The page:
Despite a great performance, the Indian startup industry faces two major challenges: (A) many unicorns in India lack a compelling revenue base and require fund infusions to survive; and (B) the need to speed their digital transformation using technology and platforms. As a result, the government should consider assisting startups in 2022 through policies and support mechanisms that encourage domestic capital participation, a favorable investment climate in tier 2 and tier 3 cities, incentives to establish incubators in every state, tax exemptions on foreign direct investments, and a strong focus on startup infrastructure development. This will also assist Indian startups in their globalization efforts.
Relax tax burden on startup sector
It is important for the government to relax the tax burden on the startup sector which is already grappling with the onslaught of the COVID-19 crisis. M&A for retail and service startups carries a significant tax burden. Following a merger or acquisition, the Ministry of Finance may look into allowing startups to carry forward losses, allowing them to offset earlier losses against revenue and unabsorbed depreciation under Section 72A of the Income Tax Act. We are optimistic because retail and service are now a significant part of the economy in India and around the world, and they are increasing on a daily basis.
The PM recently announced National StartUp Day which is another feather in the cap for our country. It is a validation of the important role startups have played in furthering the innovation quotient of the country. From solving challenging problems faced by society to being job creators, Indian startups have attracted attention from the world. Dedicating a day to celebrate this achievement is a welcome step.
ESOP tax standards result in outflows
A major issue the startup sector faces is foreign investment. Foreigners investing in startups are taxed at half the tax rate applicable to native Indian investors. Our ESOP tax standards result in outflows of funds that do not have a corresponding inflow, so employees are required to borrow to pay taxes at the time of vesting. SaaS companies are steadily jumping out of the country as Indian startups cannot accept regular foreign currency payments from global players.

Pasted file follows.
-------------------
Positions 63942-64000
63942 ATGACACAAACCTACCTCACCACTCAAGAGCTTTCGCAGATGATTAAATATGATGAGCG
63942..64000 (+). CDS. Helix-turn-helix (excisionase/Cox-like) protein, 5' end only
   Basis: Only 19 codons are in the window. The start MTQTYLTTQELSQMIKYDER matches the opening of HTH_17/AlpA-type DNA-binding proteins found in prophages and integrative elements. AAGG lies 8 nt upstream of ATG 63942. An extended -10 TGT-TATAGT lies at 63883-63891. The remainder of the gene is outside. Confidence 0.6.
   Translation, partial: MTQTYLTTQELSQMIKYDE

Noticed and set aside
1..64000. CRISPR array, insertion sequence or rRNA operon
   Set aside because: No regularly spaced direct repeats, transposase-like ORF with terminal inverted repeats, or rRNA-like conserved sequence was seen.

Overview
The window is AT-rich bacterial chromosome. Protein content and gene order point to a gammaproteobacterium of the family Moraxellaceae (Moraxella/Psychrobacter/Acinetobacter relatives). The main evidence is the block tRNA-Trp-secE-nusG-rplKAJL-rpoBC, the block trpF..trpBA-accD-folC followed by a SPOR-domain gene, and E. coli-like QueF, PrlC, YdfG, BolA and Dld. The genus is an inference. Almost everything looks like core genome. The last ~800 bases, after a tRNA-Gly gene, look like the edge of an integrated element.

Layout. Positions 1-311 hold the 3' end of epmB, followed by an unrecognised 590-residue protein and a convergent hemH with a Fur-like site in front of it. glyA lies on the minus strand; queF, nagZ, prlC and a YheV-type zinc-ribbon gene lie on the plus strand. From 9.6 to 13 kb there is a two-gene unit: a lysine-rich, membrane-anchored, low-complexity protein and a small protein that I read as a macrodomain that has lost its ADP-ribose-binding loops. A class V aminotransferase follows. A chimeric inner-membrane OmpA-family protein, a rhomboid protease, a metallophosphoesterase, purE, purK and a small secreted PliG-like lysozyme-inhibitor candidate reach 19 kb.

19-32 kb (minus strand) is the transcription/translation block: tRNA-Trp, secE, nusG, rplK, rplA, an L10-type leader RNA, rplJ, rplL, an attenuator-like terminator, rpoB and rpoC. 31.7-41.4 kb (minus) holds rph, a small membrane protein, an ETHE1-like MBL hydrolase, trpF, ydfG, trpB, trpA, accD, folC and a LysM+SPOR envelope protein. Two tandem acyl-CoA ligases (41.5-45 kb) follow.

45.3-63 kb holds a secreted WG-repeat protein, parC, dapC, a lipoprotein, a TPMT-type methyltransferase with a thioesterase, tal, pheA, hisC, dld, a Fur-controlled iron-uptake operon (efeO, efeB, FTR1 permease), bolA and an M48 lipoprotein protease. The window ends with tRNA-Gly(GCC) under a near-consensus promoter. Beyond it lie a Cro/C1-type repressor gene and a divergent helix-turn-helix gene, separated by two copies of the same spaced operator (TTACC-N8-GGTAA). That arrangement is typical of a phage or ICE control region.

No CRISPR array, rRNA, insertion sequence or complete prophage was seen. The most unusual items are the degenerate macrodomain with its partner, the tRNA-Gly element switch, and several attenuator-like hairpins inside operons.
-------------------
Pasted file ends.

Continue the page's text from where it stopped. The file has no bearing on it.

This needs to be relaxed so that the Indian entrepreneurs get the same choice of capital markets. India’s intellectual and entrepreneurial capital is transforming the digital world. Securing India’s intellectual property is just as important as securing its physical borders. Indian companies migrating abroad for capital, market access, or business ease not only pose financial risks but also threaten India’s digital sovereignty.
Simplify listing criteria for startups
Simplifying the listing criteria for startups will further encourage investment. The government can create a central fund for small start-ups with innovative ideas. Lastly, the government could allocate some amount of the Budget to redefining employment and maintenance policies for companies across India. They could initiate government-run training and qualification centers, focusing on employment opportunities in professional industries, and mandating minimum wage policies. This will ensure that every individual is skilled and would provide the startups with great professionals.
The writer is CEO and Co-Founder, OKCredit. Views are personal.